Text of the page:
• Run and Review a KSR (DMV Motor Vehicle Record). Perhaps it is indicative of the current low vehicle inventory climate, but we have had many recent calls about undisclosed registration penalties or secondary liens on trade-in vehicles (i.e., payday loans). Because of this, we highly recommend running a KSR for every trade. The KSR will provide the name of the legal owner, the registration status, and potential title defect information. It will also reveal whether penalties are owed on the vehicle and even whether the vehicle has been stolen. If registration penalties apply to the vehicle, the penalties must be paid in order for the vehicle to be registered to the next owner. Any trade-in offer should take any unpaid penalties into account, and if a secondary lienholder is detected, you may want to question taking in the vehicle on trade at all.
  • Have the Customer Sign a Trade/Purchase Disclosure Form (LAWCA-96135).  In a world where we are now trained to be skeptical about everything, it may seem odd, but you should also ask the customer about the prior history of his or her vehicle.  If the customer discloses material negative information about the vehicle, you can take it into account when appraising the vehicle and pass along any required disclosures to the next purchaser, if you decide to acquire the vehicle.  If the customer conceals material information by making a written misrepresentation about the vehicle, the form could potentially be used against the customer in a later civil action.
  • Compare Information.  After performing all the above steps, you likely will have quite a bit of information on the vehicle.  An important step that should not be overlooked is to compare all of this information and to look for discrepancies. Make sure there are not any odometer discrepancies, such as if the odometer reading on the vehicle is lower than the readings reported on the vehicle history report or KSR. Make sure the overall appearance and condition of the vehicle generally matches your reasonable expectations based on the information in the vehicle history reports and the Trade/Purchase Disclosure form.  These reports can also be used as a backstop in case you missed anything during your inspection or vice versa.  Also, make sure the customer attempting to trade in the vehicle is the registered owner and has a right to transfer it.  In this connection, also remember that the dealer should avoid accepting a trade-in vehicle from anyone other than a party on the contract for the new vehicle.  For a more detailed discussion about third-party downpayments, please read “Downpayments from Third Parties.”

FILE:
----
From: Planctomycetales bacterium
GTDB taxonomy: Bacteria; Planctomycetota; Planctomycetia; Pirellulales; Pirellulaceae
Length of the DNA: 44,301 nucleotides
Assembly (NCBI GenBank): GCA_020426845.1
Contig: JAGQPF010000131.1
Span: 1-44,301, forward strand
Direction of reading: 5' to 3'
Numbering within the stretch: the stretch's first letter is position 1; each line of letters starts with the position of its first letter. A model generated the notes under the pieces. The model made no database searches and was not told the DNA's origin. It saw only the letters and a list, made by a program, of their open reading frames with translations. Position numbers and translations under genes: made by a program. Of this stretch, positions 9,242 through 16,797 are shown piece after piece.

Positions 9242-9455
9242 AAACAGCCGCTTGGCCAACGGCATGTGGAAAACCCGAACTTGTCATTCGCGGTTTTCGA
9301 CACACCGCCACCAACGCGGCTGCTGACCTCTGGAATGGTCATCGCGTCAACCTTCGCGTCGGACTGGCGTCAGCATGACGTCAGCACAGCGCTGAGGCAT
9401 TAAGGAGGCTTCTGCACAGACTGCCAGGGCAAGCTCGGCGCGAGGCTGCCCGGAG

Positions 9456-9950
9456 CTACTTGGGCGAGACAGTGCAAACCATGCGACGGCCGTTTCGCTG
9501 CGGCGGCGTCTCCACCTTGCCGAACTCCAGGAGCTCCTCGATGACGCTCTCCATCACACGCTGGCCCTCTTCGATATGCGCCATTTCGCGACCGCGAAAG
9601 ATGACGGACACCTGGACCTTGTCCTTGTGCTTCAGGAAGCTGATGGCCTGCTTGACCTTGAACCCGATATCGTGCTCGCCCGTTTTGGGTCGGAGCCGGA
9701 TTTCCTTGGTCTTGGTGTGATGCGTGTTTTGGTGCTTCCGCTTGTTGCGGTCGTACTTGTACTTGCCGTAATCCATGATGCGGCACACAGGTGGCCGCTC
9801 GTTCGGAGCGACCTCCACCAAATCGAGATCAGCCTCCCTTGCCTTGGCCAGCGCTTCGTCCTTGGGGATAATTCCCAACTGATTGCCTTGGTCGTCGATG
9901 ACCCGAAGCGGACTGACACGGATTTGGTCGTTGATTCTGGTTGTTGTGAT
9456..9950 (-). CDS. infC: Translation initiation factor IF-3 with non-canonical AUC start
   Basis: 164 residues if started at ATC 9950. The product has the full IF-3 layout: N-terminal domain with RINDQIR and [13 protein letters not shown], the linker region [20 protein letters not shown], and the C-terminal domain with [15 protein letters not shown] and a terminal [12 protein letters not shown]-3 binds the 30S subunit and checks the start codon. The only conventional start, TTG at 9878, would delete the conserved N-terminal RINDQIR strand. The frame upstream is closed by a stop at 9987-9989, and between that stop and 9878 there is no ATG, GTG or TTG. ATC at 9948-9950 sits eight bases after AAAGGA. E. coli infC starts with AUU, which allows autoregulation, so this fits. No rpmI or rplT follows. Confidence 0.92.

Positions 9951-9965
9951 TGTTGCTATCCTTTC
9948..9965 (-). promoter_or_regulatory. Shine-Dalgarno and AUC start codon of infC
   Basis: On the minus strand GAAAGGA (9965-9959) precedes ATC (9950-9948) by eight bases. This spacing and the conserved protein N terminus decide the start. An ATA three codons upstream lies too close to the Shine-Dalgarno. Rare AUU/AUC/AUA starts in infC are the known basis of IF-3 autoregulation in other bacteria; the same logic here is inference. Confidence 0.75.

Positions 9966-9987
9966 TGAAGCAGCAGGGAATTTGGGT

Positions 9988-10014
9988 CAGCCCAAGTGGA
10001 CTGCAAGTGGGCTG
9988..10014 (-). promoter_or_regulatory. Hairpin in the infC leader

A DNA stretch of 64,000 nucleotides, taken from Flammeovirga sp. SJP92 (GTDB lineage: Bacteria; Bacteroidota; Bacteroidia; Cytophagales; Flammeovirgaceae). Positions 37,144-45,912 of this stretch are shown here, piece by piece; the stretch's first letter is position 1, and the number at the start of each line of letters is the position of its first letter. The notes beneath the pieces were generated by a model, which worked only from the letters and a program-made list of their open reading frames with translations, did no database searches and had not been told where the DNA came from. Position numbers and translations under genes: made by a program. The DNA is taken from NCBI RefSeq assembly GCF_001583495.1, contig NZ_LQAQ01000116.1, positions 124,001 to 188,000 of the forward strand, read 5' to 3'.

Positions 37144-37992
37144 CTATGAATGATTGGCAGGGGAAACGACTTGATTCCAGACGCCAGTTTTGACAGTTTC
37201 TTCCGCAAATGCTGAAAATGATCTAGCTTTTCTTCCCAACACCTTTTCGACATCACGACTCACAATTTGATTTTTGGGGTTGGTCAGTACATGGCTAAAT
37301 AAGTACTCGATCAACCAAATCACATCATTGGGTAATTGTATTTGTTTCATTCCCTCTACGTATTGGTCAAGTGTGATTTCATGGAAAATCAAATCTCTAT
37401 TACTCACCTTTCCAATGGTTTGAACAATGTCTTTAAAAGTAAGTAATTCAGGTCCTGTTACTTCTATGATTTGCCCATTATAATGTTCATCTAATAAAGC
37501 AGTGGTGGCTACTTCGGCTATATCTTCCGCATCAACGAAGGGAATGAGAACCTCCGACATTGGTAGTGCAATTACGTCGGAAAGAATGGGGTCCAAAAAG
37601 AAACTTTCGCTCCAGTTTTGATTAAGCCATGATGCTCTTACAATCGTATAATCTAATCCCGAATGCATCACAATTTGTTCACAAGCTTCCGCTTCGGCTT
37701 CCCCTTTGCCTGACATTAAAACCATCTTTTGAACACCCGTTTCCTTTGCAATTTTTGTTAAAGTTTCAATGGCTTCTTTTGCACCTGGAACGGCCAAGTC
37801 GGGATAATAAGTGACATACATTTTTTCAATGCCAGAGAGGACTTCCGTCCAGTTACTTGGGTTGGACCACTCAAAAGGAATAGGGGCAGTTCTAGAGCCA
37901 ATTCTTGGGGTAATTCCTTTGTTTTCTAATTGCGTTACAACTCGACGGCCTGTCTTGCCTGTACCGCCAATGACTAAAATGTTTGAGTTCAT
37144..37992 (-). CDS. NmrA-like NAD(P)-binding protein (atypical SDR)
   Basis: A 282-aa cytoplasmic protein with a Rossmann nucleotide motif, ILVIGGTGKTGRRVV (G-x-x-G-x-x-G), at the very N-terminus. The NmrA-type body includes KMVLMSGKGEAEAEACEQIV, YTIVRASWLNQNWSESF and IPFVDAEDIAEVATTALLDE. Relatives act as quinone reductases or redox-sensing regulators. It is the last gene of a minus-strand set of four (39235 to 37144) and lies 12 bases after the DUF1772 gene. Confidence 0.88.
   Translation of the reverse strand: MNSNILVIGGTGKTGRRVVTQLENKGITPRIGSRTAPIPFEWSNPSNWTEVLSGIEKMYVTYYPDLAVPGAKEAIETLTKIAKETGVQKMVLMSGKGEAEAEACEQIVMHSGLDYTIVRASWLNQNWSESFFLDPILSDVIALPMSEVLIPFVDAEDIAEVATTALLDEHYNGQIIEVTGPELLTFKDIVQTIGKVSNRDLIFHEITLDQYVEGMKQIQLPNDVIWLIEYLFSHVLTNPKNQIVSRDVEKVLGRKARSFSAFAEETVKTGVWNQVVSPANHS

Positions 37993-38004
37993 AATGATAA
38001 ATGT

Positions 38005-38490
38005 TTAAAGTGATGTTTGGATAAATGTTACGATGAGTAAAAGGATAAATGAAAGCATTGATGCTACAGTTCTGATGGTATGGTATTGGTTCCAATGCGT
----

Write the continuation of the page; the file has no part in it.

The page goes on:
Things to Look Out For

Along with any discrepancies found while comparing information obtained on the trade-in vehicle, dealers should be wary of vehicles with certain registration/titling histories.  Here are some things to specifically look out for:

  • Dealers should avoid any imported non-certified foreign vehicle.  Recall that an imported vehicle may be registered in California if (1) evidence is submitted to prove the vehicle cleared customs, (2) the vehicle complies with U.S. Federal Motor Vehicle Safety Standards, and (3) the vehicle complies with U.S. EPA requirements (if the vehicle has 7,500 or more miles) or California emissions requirements (if the vehicle has less than 7,500 miles).